by: Aaron Diamant Updated:
FULTON COUNTY, Ga. - Channel 2 Action News has learned local police departments cannot get their hands on the ammunition they need.
Investigative reporter Aaron Diamant spent two days talking with local police leaders, working to get to the bottom of what's behind the shortage and its impact on the public's safety.
Diamant said the mostly empty shelves inside the Sandy Springs police armory say it all.
"When you can't get ammunition, it is very concerning," said Sandy Springs Police Chief Terry Sult.
Sult's department is one of many law enforcement agencies in Georgia that Diamant found with bullets on back order - tens of thousands of rounds each.
"It affects our ability to be prepared,” Sult said. “It affects the potential safety of the officers, because they're not as proficient as they should be."
A nationwide ammunition shortage has already forced the Douglas County Sheriff's Office to push back a couple training exercises while scrambling to restock.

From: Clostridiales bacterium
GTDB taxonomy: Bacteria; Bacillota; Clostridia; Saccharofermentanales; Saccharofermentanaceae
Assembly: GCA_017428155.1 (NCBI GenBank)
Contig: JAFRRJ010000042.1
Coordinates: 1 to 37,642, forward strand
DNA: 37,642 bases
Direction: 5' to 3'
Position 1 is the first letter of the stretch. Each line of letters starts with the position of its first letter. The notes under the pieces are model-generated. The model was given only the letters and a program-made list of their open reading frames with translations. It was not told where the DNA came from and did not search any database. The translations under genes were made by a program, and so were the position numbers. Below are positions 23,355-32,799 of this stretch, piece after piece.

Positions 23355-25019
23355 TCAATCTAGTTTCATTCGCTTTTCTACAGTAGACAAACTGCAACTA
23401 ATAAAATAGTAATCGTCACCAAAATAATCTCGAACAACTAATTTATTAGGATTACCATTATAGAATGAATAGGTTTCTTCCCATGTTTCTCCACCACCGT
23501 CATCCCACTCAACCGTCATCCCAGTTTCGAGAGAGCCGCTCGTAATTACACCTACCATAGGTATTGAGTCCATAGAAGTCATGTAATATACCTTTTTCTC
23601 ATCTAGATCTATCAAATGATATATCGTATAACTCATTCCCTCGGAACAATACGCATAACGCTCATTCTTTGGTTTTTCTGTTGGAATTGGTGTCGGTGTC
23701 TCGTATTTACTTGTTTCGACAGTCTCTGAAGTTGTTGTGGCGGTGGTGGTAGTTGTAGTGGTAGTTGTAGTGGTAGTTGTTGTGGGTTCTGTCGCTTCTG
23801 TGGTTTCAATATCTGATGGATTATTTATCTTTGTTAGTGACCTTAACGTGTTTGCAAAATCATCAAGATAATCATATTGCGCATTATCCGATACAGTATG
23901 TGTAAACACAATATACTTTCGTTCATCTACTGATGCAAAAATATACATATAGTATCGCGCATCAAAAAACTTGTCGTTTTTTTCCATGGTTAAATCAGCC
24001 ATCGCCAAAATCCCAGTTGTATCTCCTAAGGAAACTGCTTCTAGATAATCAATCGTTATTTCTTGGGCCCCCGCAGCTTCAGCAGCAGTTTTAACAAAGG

"It could be six months. It could be eight months,” said Douglas County Chief Deputy Stan Copeland.
And it's not just the practice ammo in short supply.
"We've been looking at what to do,” Copeland said. “We don't know when our next shipment of duty ammo is coming in."
Local police ammo suppliers like Jay Wallace, owner of Smyrna Police Distributors in Cobb County, blame the fallout, in part, on a huge spike in gun and ammo sales to civilians after the horrific school shooting in Connecticut.
Diamant asked Wallace if he ever remembers an ammunition shortage this severe.
“I cannot in my lifetime, in my business lifetime,” Wallace replied. “There's been more demand for ammunition than there's ever been."
Wallace is now worried some departments could have to wait up to a year for factories to ship certain kinds of rounds in bulk.
"We're having law enforcement agencies that are coming in and buying ammunition off the shelf, because, you know, they need it," Wallace said.
Leaders with most departments Diamant reached out to said they’re prepared to handle short shortages, but not long-term.
"We're going be starting to get very concerned at the six-month level if that's all we have in stock, because then we have to start planning and rationing," Sult said.
Diamant found some departments splitting orders between several different vendors to get the ammunition they need. Meanwhile, one local manufacturer told Diamant this week his factory just can't make the ammo fast enough to keep up with demand.
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